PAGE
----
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The X-Files: Conspiracy (IDW) (Review)

This June, we’re going to be taking a look at the current run of The X-Files, beginning with the IDW comic book revival and perhaps taking some detours along the way. Check back daily for the latest review.

IDW is quite different from Topps and Wildstorm, the two prior comic book companies to hold the license for The X-Files.

Part of that simply reflects changes in the comic book industry over time, with a greater fixation on concepts like shared universes and continuity, along with an increased emphasis on the importance of “the canon.” Part of that is simply down to the way that IDW operates as a publisher. The company is the fourth-largest comic book publisher in America, behind Marvel, DC and Image. While the company publishes a number of creator-owned properties, its success has largely been based around licensing properties.

A mutant phenomenon...

A mutant phenomenon…

In doing so, the company has adopted a model quite close to that of Marvel or DC. It tends to organise its books around these properties in the same way that Marvel or DC might organise themselves around the so-called “families.” Much like books like Detective Comics, Nightwing or Batgirl are considered part of the “Batman” family or books like Wolverine, Namor and X-Force fall under the X-Men banner, IDW tends to group its books into familiar families based around licensed properties. Transformers, G.I. Joe, Teenage Mutant Ninja Turtles.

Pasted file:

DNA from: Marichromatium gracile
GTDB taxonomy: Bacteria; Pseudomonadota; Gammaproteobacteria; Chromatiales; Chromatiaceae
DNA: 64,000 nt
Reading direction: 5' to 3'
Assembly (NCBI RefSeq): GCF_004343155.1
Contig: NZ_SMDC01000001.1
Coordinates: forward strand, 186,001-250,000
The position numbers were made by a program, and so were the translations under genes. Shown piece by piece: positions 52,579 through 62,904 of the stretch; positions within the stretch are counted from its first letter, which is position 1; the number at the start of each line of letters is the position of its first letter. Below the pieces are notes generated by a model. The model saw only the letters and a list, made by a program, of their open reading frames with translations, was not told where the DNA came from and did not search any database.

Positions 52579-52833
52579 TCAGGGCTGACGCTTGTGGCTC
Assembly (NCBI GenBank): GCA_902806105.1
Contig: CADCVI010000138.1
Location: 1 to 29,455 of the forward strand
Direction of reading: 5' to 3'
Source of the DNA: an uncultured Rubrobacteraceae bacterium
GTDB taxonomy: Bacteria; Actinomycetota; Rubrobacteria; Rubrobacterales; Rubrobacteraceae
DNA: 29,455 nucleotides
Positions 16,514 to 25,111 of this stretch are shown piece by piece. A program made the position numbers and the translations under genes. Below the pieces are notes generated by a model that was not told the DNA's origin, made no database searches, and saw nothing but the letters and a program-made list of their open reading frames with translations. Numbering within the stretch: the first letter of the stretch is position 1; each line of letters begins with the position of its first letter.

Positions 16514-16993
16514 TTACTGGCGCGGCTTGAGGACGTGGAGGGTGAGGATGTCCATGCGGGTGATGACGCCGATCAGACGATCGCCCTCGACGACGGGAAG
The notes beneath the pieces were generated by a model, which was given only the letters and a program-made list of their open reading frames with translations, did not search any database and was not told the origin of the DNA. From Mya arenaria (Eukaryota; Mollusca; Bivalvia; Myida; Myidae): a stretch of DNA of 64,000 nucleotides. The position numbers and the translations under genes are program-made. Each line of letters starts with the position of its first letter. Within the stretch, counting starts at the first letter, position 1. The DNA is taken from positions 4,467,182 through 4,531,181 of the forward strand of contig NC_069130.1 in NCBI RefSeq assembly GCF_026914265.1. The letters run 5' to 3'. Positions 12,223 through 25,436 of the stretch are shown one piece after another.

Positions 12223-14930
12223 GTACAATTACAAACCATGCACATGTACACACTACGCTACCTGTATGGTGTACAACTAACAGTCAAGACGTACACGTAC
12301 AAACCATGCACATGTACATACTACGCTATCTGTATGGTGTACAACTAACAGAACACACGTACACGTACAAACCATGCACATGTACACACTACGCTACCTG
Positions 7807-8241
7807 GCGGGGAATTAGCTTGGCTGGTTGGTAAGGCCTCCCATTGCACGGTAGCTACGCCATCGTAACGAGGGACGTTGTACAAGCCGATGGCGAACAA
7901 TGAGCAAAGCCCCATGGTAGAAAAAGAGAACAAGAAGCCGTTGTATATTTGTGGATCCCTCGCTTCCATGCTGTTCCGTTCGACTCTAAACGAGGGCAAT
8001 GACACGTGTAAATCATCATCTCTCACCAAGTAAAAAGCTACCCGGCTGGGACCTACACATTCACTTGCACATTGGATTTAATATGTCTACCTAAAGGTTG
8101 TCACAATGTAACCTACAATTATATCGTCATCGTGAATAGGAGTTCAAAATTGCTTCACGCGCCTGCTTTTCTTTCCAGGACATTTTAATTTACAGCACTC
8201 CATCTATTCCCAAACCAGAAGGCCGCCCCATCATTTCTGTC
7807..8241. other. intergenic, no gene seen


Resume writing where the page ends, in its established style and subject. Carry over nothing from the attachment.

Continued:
It is not uncommon for each of those lines to support multiple books. For example, the company would publish a number of miniseries as companion pieces to their monthly Star Trek or Doctor Who comics. The same would be true of The X-Files: Season 1o, with the company publishing a number of tie-in books around that. Year Zero and Millennium are the most obvious example, providing the company with the opportunity to publish several branded X-Files books within the same month.

I bet super soldiers wish that they could do this.

I bet super soldiers wish that they could do this.

At the same time, the company engages with its properties in much the same way that Marvel or DC might. Marvel and DC tend to fall into a pattern of massive so-called “events” that serve to draw particular books away from their own internal narratives and towards a more “epic” story. Civil War focused on a fight between Captain America and Iron Man, but crossed over into over one hundred comic book issues published over seven months. There are countless other examples, from House of M to Crisis on Infinite Earths to Siege to Final Crisis.

IDW has organised several of its own blockbuster events to tie together its own licensed properties; Infestation and and Infes2ation come to mind. To celebrate the landing of the license, it was decided that the 2014 crossover would be themed around The X-Files. It is just a shame that the result was terrible.

We ain't afraid of no ghosts...

We ain’t afraid of no ghosts…

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